The move comes as doubts grow over whether the Serbian President, Slobodan Milosevic, will take part in the peace conference that Mr Major is convening in London next week.
Ministers said the meeting of the Cabinet's overseas committee would discuss the conference and consider what, if any, form extra military protection for UN aid convoys would take if the aid agencies request it.
Mr Major, who heads the current British EC Presidency, will be told by Douglas Hogg, the Foreign Office Minister of State who met leaders of the main factions in Bosnia last week, that Mr Milosevic is still in two minds whether to attend the talks, or leave participation to Milan Panic, the Prime Minister of the rump Yugoslavia which Britain does not recognise.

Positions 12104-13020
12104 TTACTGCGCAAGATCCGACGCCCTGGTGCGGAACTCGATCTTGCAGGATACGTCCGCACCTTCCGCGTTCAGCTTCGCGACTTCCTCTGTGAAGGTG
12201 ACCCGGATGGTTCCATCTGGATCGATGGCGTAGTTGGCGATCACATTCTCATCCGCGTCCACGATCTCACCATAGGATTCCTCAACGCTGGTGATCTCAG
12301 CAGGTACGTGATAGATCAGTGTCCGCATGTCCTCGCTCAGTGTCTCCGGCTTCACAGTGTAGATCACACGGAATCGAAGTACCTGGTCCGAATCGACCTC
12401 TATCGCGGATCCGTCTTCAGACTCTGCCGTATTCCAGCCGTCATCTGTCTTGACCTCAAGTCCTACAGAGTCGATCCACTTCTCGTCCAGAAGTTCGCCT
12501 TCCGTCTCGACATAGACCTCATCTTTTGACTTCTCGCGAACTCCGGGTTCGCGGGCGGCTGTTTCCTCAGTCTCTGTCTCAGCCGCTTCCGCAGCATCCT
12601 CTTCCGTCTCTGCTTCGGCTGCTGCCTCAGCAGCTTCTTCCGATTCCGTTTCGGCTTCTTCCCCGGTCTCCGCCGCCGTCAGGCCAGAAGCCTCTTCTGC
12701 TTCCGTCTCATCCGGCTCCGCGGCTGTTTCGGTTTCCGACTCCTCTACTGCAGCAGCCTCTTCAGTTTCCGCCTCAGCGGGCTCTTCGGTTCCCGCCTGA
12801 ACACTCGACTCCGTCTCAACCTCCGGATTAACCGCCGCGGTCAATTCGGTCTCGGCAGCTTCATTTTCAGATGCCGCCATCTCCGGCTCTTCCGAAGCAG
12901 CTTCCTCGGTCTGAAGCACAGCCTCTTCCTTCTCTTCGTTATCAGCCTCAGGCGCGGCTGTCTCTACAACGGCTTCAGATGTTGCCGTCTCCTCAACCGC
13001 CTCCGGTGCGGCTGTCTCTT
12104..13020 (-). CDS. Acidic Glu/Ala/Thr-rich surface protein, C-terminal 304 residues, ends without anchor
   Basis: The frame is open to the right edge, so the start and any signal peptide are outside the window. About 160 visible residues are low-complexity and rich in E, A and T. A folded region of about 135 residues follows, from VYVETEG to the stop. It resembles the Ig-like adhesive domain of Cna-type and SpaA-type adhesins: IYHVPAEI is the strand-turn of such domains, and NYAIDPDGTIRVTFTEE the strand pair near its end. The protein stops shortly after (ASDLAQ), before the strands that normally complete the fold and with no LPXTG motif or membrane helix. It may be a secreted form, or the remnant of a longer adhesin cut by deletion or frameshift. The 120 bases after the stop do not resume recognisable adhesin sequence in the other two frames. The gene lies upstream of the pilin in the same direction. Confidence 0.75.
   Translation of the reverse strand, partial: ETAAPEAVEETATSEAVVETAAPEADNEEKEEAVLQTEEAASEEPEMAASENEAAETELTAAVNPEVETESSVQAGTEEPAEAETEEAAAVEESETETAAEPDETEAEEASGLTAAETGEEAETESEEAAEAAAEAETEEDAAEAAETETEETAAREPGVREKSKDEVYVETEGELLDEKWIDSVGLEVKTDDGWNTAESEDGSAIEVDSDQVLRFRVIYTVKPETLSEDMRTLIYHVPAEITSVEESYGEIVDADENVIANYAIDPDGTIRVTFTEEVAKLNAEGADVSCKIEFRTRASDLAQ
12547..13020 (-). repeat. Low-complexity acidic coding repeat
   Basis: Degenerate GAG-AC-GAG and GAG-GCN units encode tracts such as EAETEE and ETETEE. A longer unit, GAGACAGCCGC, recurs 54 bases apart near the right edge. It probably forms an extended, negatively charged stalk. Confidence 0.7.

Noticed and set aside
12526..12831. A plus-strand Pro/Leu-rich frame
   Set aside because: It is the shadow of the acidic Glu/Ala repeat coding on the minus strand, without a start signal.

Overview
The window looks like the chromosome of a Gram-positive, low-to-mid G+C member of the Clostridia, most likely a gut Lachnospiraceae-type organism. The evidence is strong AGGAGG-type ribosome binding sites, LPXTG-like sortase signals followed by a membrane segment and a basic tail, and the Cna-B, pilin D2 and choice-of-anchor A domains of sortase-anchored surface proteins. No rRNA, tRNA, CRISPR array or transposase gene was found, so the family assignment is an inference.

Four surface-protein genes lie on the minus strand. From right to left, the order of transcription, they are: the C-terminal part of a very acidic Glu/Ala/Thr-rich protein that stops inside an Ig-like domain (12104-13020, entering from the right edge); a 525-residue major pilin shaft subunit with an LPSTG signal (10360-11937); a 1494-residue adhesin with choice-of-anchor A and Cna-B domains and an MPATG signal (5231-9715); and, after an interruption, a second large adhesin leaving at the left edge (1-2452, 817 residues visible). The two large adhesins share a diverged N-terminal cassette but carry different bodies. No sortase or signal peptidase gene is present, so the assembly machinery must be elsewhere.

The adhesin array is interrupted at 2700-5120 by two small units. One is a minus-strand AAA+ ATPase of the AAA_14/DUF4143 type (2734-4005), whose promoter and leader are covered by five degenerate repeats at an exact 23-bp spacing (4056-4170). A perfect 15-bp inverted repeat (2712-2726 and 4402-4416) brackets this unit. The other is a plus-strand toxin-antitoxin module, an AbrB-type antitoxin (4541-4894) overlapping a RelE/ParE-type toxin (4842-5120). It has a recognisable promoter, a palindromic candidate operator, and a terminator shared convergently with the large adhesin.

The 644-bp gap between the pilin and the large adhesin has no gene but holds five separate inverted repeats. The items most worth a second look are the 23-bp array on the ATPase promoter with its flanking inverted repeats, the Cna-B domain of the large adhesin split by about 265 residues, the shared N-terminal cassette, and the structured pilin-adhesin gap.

A highly-placed government source said that ministers were still hoping strongly that Mr Milosevic would come.
Britain is pressing Alija Izetbegovic, the President of Bosnia, to reverse his decision to boycott tripartite talks with Croatian and Serbian leaders in the republic. Mr Izetbegovic said on Friday that the Serbs had to choose between negotiations and waging war.
Mr Hogg said yesterday: 'The most critical and important thing that should happen is for there to be talks. I don't think that there can be a sustainable ceasefire unless there are talks first.'
George Robertson, Labour's European spokesman, said yesterday: 'The break in Mr Major's holiday is only going to be worthwhile if sanctions-busting is on the agenda. No troops should be sent into Serbia and Bosnia unless the sanctions are made watertight.'
Mr Robertson added: 'The Cabinet must also consider how Britain is to share the burden of the costs of UN action.'Reuse content